So why would you not talk about their organization’s most valuable asset—its brand reputation? Waiting for the client to ask about compliance, regulations, and ethical and responsible sourcing it not only irresponsible but also dangerous. Additionally, pretending that these issues are irrelevant not only makes you look incompetent, but it also sheds a poor light on the industry as a whole.
2. My Competitors Aren’t Doing It
Similar to the “customer isn’t asking for it” excuse, the “my competitors aren’t doing it” lie is just as preposterous. With this logic, you’re implying that you want to be exactly like your competitors by providing the same service—good or bad—that they do, offering the same price, not doing anything creatively different and mirroring their every move. Why?
Strategic advantage comes in the form of differentiation: Doing things your competitors are not doing to add value and get a leg up. Separate yourself from the pack by proactively talking about how responsible sourcing can help protect your clients’ brands. QCA works with companies, both on the supplier side via its Accreditation Program and the distributor side via its Advocacy Council, so they can add value through brand safety assurances.
3. It’s Too Expensive
Compliance isn’t free. Neither is running a successful business. You make investments in equipment, staff, technology, marketing, etc. Compliance is no different. Buyers expect their brands to be safe when using the promotional products you sell and, yes, it does take money to make this happen.
What many don’t consider, however, are the costs of not having a compliance program in place.
The full cost of conducting a product recall is dependent on many factors and is often hugely underestimated. There are three primary factors that drive the cost to execute a product recall: Health and safety of the public, scope and severity.
Let’s look at an example that made major headlines back in 2015 and is still in the news today: The Volkswagen recall where 300,000 diesel engine cars were taken off the market because the automaker cheated on American emissions tests. Between the estimated fines, repairs and legal costs, it’s projected that Volkswagen will pay out more than $30 billion. Even for a multinational conglomerate, that’s some serious coin.
Obviously, cars and promotional products are vastly different. But this example illustrates just how expensive it can be to put a non-compliant product into the marketplace only to have to recall it later.
Initial recall strategy meetings may discuss financial outlays for lawyers, fines, recall notices shipping/logistics for returned products, repairs and disposal. But there are many more hidden costs that can quickly mount up, things such as a consumer hotline, PR and social media campaign, packaging redesign, post recall advertising, specialists and labs for testing, the value of lost business (from this product and any other products you sell) and the overall costs of a shutdown for any required manufacturing changes. To get a sense of what a recall can really cost, use the RQA Cost Of A Recall Calculator.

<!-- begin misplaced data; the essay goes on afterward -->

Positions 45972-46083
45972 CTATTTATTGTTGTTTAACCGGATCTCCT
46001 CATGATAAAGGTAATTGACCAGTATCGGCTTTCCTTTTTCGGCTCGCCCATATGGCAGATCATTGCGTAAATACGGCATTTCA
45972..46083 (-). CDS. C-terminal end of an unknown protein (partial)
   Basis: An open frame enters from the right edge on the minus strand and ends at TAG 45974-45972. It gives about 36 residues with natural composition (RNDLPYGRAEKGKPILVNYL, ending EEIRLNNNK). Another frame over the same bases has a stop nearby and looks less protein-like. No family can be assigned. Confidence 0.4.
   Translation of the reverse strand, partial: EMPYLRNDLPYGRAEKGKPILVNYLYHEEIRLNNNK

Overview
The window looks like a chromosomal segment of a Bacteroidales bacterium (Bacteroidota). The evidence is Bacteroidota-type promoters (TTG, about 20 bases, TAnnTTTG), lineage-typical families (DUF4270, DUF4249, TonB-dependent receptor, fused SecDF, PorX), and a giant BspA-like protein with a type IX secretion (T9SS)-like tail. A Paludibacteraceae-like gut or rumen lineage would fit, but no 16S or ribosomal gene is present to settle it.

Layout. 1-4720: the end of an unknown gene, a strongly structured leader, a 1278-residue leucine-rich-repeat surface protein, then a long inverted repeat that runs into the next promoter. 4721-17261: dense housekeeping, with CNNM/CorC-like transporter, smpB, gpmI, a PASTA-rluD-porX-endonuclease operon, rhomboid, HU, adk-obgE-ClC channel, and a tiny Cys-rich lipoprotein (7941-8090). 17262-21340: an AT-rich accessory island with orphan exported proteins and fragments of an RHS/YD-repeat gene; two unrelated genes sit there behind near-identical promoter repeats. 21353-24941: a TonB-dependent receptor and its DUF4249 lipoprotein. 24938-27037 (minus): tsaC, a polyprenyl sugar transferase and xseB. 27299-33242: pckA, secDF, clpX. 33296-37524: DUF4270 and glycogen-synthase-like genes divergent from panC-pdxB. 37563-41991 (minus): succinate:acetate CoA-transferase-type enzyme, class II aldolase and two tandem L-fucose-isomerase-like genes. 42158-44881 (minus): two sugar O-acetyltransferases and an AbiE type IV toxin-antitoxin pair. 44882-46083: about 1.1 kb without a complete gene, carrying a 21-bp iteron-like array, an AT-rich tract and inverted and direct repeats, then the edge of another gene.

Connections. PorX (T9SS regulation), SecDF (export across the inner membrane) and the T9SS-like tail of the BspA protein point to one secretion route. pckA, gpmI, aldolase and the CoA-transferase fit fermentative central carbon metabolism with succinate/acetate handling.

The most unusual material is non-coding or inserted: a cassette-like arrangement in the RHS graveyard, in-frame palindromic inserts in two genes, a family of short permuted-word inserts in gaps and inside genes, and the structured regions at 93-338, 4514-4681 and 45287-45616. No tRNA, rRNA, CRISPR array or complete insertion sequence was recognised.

Then there’s an often-overlooked facet: Future product innovation. In the Harvard Business Review Working Knowledge article “The Hidden Cost Of A Product Recall,” author Danielle Kost writes:
There’s also a second, less studied wave of damage, as competitors ramp up product development efforts to snap up displaced customers and solidify market share gains. This double whammy makes recall prevention and effective remediation more important than previously thought, says Ariel D. Stern, an assistant professor of business administration at Harvard Business School, where she is the Hellman Faculty Fellow in the Technology and Operations Management Unit.
"Product recalls slow many types of innovation for the firms that experience them,” Stern says. “At the same time, we see that competitors are likely to accelerate their own innovation activities to take advantage of these weaknesses."
And there’s more. Another issue to consider when dealing with a product recall is the impact it can have on a brand reputation. Depending on how a recall is handled, it can have lasting negative effects on sales. This loss of income coupled with the financial outlay of paying for the recall is often enough to cause a company to file for bankruptcy.
All of these factors combined make it hard for any company to withstand the financial blow of a recall, but it’s especially hard on small businesses such as the majority that comprise the promotional products industry. Why? Because a product recall, lawsuit and/or loss of business could wipe out any financial reserves and, if unable to recover, these firms may have no choice but to close their doors.
Sure, recall insurance is an option, and it serves to soften the blow. Unfortunately, it usually does not cover all the costs and does nothing to restore a brand’s reputation.
Bottom line: You have to ask yourself what is really more expensive: Investing in a proven compliance program, hiring a compliance manager, training your team and implementing incremental improvements OR paying to implement a recall, hiring lawyers, paying fines and destroying yours and your client’s brand reputation.
4. No One Has Been Caught
Seriously? In today’s world with social media and people just looking for any reason to drag someone down, if you think no one has been caught, then you simply haven’t been paying attention.